Statista and Forbes reveal the companies that have best tackled gender issues in the workplace.
Despite that women account for 56% of college students and over 75,900,000 were part of the U.S. labor force during 2018, representing 46.9% of its total strength, they still only made up for just 23% of the C-suite in the country.
During that same year, the Washington-based Institute for Women’s Policy Research reported that women were earning just 49 cents to the typical man’s dollar, which is much less than the 80 cents normally reported, meaning that the gender pay gap is not only still existing, but we actually have to analyze if its being fought correctly.
Although it’s true that some companies have stood firm against gender inequality, a McKinsey survey taken from 132 companies employing more than 4.6 million people showed that almost every new CEO that was hired in the duration of 2017 and 2018 was a man, turning CEO occupations for female workers into the least evolved position for women in the U.S.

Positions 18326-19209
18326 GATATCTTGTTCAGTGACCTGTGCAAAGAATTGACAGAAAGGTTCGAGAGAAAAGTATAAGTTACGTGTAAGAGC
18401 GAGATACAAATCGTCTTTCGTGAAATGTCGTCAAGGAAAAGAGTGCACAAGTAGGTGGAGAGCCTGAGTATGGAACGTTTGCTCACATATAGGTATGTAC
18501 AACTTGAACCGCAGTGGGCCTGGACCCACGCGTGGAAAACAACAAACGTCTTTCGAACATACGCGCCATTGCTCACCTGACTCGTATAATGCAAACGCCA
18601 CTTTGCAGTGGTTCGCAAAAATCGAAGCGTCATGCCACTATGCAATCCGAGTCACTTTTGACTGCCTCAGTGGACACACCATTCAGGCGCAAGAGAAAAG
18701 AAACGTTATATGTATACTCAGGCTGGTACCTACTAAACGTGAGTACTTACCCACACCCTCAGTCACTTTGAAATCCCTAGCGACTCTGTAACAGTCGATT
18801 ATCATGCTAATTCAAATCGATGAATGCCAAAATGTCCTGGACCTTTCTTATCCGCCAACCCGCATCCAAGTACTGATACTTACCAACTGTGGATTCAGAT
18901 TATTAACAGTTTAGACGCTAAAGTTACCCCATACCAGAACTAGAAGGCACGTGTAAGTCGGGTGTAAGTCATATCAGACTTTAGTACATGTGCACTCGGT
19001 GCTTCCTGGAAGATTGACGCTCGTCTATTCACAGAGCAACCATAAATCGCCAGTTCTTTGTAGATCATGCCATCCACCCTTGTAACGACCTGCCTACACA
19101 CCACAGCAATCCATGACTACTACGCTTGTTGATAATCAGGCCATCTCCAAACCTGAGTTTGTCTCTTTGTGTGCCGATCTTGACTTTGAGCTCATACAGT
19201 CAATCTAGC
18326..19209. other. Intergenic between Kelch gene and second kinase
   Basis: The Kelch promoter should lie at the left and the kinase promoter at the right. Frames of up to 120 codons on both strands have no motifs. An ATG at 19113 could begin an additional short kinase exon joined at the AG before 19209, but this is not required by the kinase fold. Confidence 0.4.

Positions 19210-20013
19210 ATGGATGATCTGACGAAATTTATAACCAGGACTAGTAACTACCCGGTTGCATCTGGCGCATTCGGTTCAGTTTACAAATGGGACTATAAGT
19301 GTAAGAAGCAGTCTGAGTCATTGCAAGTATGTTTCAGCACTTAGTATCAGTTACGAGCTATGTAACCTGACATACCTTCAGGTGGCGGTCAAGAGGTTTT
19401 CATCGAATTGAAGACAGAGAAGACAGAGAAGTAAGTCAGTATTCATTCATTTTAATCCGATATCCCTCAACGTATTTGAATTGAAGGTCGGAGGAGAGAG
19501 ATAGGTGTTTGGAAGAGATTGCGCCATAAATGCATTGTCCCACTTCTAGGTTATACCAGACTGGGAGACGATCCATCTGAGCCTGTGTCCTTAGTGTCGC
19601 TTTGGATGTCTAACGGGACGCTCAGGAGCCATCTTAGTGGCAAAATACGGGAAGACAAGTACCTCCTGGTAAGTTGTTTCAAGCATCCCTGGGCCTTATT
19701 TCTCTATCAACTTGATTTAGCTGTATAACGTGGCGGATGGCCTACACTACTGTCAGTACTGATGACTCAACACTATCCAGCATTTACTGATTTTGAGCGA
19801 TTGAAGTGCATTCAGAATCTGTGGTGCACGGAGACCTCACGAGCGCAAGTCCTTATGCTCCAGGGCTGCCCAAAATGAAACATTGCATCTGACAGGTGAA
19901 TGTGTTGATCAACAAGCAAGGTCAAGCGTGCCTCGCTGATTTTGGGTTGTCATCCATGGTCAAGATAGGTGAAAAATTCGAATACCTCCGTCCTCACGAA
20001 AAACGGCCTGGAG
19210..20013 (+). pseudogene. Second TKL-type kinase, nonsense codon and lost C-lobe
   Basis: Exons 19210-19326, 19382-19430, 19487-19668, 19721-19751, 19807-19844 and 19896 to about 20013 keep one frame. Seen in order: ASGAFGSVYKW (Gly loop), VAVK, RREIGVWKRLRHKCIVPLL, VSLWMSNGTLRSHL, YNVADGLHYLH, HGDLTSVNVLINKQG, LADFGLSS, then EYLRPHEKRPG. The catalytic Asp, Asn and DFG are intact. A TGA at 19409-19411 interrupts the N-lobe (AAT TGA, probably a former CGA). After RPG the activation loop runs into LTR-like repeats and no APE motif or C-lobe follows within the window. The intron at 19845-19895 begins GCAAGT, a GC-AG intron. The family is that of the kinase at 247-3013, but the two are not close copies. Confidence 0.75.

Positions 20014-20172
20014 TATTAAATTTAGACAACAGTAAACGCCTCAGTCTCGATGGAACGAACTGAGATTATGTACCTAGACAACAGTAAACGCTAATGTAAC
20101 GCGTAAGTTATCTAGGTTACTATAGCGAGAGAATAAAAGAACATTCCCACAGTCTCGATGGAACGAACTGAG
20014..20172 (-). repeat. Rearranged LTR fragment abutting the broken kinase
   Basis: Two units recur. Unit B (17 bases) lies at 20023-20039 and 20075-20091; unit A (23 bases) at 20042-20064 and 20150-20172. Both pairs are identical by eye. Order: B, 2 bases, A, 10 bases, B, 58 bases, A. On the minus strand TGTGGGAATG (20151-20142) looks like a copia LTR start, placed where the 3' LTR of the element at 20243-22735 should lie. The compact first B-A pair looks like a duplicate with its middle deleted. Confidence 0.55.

However, despite the harsh reality, there are a handful of companies that have quickly turned into great employers for women, and both Statista and Forbes teamed up to see who they were. The list was compiled by surveying 60,000 U.S. employees including more than 40,000 women working for companies employing at least 1,000 people. The evaluation was based on several different criteria including direct recommendations in terms of general work topics and those considered relevant for women in particular. It also took indirect recommendations (such as evaluations of other employers in that respective industry) into account as well as diversity among top executives and the board.
Multinational cosmetic manufacturer The Estée Lauder Companies had the highest score this year – 88.79 out of 100. The company has gained a reputation as being progressive in tackling gender issues and in April last year, it added two new female directors to its board, making for eight women out of 17 in total.